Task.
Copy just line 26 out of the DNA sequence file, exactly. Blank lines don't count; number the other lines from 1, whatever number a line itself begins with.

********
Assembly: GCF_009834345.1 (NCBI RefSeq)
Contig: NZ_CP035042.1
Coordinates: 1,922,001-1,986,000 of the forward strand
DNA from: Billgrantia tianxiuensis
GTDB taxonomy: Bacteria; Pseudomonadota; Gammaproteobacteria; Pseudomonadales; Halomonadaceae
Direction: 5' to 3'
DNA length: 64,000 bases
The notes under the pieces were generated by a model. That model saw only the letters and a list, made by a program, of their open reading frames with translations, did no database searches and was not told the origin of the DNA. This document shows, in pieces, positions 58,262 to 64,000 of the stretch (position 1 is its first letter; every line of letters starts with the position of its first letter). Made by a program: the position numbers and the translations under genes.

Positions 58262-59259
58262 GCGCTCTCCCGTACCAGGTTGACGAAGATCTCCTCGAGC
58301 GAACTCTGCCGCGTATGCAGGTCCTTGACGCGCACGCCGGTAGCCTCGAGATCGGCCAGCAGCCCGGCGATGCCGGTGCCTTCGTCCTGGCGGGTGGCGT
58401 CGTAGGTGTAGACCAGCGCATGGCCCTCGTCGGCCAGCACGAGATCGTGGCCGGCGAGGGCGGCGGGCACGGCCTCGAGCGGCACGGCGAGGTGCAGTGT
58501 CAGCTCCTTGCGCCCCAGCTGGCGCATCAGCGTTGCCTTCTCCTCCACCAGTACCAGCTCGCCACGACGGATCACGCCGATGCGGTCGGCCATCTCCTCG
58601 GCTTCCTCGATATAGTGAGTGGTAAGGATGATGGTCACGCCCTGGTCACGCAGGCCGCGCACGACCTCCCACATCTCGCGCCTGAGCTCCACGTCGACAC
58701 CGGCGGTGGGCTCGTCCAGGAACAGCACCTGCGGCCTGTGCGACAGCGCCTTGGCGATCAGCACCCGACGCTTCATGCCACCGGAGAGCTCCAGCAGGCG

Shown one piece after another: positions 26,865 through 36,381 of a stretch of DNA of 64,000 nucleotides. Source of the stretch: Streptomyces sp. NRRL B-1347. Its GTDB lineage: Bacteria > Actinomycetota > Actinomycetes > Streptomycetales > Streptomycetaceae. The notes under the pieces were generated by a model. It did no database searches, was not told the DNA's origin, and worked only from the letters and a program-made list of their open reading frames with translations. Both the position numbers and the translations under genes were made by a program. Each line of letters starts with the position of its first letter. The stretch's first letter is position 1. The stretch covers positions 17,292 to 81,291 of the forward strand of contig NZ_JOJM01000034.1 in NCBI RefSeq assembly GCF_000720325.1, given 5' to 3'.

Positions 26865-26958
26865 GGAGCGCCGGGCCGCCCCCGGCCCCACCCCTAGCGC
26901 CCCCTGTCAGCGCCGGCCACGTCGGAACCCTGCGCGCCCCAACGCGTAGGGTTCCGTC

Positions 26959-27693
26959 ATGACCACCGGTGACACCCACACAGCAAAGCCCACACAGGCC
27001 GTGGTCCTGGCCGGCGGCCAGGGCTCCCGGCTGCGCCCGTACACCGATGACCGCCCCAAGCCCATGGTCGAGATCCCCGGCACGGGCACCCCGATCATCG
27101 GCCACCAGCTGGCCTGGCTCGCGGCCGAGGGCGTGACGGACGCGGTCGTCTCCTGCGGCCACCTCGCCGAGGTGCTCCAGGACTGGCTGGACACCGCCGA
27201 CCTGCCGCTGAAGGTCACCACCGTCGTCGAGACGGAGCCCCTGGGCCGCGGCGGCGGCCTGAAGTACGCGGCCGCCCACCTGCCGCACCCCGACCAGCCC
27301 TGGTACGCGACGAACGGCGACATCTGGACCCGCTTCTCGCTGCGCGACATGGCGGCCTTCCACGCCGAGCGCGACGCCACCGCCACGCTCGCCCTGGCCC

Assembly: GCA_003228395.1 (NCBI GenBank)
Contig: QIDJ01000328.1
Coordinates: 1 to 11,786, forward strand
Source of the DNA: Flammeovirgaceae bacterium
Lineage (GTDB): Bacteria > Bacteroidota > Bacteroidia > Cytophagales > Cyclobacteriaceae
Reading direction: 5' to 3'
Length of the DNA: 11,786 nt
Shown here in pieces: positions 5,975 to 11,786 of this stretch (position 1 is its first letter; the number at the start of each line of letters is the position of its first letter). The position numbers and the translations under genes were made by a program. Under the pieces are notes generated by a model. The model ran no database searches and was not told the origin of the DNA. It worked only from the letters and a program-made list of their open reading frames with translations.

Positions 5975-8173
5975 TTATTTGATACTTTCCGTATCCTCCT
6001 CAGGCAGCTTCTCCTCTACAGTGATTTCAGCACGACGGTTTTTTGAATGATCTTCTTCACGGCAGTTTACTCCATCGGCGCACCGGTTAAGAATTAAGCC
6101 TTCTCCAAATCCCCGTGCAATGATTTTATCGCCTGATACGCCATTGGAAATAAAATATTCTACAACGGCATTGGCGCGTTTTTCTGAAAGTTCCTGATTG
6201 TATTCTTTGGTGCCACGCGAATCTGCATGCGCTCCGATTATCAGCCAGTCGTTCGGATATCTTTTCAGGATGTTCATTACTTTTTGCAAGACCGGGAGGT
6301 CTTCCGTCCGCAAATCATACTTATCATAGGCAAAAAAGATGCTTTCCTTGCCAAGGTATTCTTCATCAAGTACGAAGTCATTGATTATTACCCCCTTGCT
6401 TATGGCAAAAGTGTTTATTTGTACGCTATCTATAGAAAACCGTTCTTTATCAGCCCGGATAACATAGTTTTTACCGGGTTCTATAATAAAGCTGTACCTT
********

Assembly: GCA_003228395.1 (NCBI GenBank)